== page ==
Why terrorists don’t want girls to be educated?

We are all in the midst of fighting the virus. Economies are struggling and public health is at risk. People who were disadvantaged, to begin with, are having a harder time. Domestic violence cases are rising and kids who relied on schools for meals and education are losing out.

These tough times have some advantages for people who can work remotely and are financially secure. These people are not commuting and getting more done. Since these people are not socializing outside of the home, they are reading more. I am one of them.

My friend sent a book for my daughter for her 12th birthday. It’s called “I Am Malala”. I (instead of my daughter) read through the 240-page book in a day. I was familiar with Malala’s general story about how she was an activist for the girls’ right to education and how she was shot in the head by the Taliban.

malala-yousafzai-conferencista-1

Nobel Peace Prize winner Malala

What was interesting was how the Taliban took over the Western region of Pakistan and what they wanted to achieve there. Malala’s writing is very simple and endearing but she does a good job of conveying the terror of the Taliban.

I am not writing this to either praise Malala or to disagree with her.  I am writing this because she has a very good story to tell about education.

The Taliban used religion and propaganda to pursue their interests in Pakistan. This also shows how fundamentalism and lack of education can feed into each other in a vicious cycle. Their propaganda was that the Earthquake in Pakistan in the Swat region (this is where Malala’s family lived) was a message from Allah for Muslims to stop doing anything which The Taliban thought was against Islam. That included educating girls, watching information about the outside world, and women going outside without male members of their family. This is the exact coercion technique abusers use to control their abusees.  More and more people believed in this propaganda, partly because of fear and partly because of their lack of education. Now this is how a vicious cycle develops. You believe in it because of your lack of education and then you decide to not educate your child because of it, leaving her vulnerable to be manipulated by the terrorists in the future (and as a result promoting more fundamentalism). Of course, those who did not believe in it and dissented were punished and made an example of. One such girl was Malala, who along with her father continued to be activists even when the Taliban was ruling the region.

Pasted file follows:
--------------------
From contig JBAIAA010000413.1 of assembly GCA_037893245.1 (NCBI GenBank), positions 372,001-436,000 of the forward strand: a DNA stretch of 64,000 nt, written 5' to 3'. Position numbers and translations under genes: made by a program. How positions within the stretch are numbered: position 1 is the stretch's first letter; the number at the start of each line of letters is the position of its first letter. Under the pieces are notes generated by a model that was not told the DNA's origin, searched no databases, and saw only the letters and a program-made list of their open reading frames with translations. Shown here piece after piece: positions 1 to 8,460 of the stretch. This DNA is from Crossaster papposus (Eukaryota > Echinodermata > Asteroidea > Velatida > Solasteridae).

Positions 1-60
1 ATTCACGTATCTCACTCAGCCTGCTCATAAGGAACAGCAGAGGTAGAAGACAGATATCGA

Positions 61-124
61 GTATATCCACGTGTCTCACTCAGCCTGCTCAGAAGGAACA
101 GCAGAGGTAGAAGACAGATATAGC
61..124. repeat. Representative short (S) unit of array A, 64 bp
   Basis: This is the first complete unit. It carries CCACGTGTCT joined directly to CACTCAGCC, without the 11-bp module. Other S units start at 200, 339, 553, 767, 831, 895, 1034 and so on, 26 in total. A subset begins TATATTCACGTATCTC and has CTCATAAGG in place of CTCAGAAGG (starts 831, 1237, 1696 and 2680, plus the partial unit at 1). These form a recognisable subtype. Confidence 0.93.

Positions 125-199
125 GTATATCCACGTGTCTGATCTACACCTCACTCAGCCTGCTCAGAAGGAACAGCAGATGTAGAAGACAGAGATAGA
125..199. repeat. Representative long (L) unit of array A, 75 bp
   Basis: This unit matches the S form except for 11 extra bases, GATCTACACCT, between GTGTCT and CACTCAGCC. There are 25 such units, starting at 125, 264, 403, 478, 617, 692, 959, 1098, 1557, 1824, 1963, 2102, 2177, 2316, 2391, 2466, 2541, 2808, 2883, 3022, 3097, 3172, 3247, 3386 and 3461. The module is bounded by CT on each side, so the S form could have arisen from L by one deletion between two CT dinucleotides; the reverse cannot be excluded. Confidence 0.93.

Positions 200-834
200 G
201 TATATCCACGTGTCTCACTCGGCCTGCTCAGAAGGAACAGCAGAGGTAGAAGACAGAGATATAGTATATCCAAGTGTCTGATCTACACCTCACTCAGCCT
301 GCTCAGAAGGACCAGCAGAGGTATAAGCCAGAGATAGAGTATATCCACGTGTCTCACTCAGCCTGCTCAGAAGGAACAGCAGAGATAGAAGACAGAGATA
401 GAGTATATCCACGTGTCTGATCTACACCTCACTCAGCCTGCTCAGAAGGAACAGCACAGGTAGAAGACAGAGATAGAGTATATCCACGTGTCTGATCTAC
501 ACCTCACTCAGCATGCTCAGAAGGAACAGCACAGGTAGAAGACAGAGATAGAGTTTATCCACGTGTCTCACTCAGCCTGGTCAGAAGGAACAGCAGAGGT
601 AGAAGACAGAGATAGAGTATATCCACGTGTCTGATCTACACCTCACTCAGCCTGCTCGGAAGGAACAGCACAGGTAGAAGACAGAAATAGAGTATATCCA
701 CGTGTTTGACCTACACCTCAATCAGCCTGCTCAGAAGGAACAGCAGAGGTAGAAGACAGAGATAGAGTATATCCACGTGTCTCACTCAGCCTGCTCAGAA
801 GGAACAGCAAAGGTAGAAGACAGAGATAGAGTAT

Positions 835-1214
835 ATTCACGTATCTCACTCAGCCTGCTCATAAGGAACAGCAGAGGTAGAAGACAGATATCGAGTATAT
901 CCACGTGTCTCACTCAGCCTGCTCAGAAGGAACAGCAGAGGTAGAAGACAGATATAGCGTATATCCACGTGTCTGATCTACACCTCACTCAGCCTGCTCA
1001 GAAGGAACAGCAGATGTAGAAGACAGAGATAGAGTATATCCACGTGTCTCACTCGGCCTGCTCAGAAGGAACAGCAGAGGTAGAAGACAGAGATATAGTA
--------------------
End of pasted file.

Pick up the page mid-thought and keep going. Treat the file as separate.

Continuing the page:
So why do these terrorists focus so much on restraining girls and women?

One of the reasons is indeed demographics. Studies suggest that on average families where the women are educated tend to have fewer children (Please don’t misconstrue this to think that families with more children don’t have educated mothers. A statistic does not always tell the story of an individual case). The fundamentalists tend to worry a lot about the numbers in their groups, whether it’s religion, race, or a cult. Educating girls means that their numbers will not rise as fast as they would like.

The other reason is the desire for more power and control in pushing their agenda. The agenda is multi-fold whether it is seeking an identity, power, and control itself or plain simple greed. Because culture begets culture, promoting a toxic masculine culture would mean that they will find more recruits for their agenda. This will keep women on the sidelines (without education, rights, and resources), unable to prevent this brew of fundamentalism and toxic masculinity from taking over the society.

So what should we do?

I think the moral of the story is to not forget that for a lot of the problems of society today, we can attribute the blame to three main factors- systems, parenting, and lack of education. We can contribute to the betterment of one or more of these factors. If you are a parent, don’t abuse children emotionally and physically and don’t create a toxic atmosphere for them. Instill resilience in them and expose them to education. For everyone else, remember education is not only beneficial for someone else’s child, but it is also a benefit to society in general. Encouraging and supporting better education systems is the primary task of a civilized society. Education has shown to reduce many negative metrics in societies- from poverty to the population explosion to fundamentalism. Let’s take a vow to support healthy education and make the world a better place to live. 

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